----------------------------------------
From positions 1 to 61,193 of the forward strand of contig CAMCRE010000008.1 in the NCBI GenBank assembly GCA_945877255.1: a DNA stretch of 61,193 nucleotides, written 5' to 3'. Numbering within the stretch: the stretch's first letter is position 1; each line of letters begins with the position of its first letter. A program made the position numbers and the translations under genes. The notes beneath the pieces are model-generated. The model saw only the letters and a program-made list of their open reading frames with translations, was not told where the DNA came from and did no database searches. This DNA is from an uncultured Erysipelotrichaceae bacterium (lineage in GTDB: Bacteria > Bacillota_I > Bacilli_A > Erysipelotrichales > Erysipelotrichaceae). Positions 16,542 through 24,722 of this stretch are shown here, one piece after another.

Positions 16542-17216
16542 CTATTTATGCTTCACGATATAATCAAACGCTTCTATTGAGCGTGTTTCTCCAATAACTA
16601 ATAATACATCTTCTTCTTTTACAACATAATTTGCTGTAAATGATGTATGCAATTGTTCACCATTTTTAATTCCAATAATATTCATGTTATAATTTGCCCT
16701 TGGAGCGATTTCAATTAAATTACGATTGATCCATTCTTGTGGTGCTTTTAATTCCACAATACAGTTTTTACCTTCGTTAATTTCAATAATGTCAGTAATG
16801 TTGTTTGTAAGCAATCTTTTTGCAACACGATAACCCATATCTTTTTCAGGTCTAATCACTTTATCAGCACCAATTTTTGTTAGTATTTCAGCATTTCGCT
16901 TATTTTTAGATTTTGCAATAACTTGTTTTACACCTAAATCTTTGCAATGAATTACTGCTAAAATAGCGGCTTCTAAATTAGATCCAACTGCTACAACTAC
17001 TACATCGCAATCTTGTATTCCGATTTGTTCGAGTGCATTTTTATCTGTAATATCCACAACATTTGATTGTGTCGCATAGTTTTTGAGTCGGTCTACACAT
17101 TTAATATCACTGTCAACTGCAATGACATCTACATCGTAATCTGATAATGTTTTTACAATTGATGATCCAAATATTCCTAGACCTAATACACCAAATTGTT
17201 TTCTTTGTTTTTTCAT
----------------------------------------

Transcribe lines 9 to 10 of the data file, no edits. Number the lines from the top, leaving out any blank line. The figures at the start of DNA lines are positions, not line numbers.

17101 TTAATATCACTGTCAACTGCAATGACATCTACATCGTAATCTGATAATGTTTTTACAATTGATGATCCAAATATTCCTAGACCTAATACACCAAATTGTT
17201 TTCTTTGTTTTTTCAT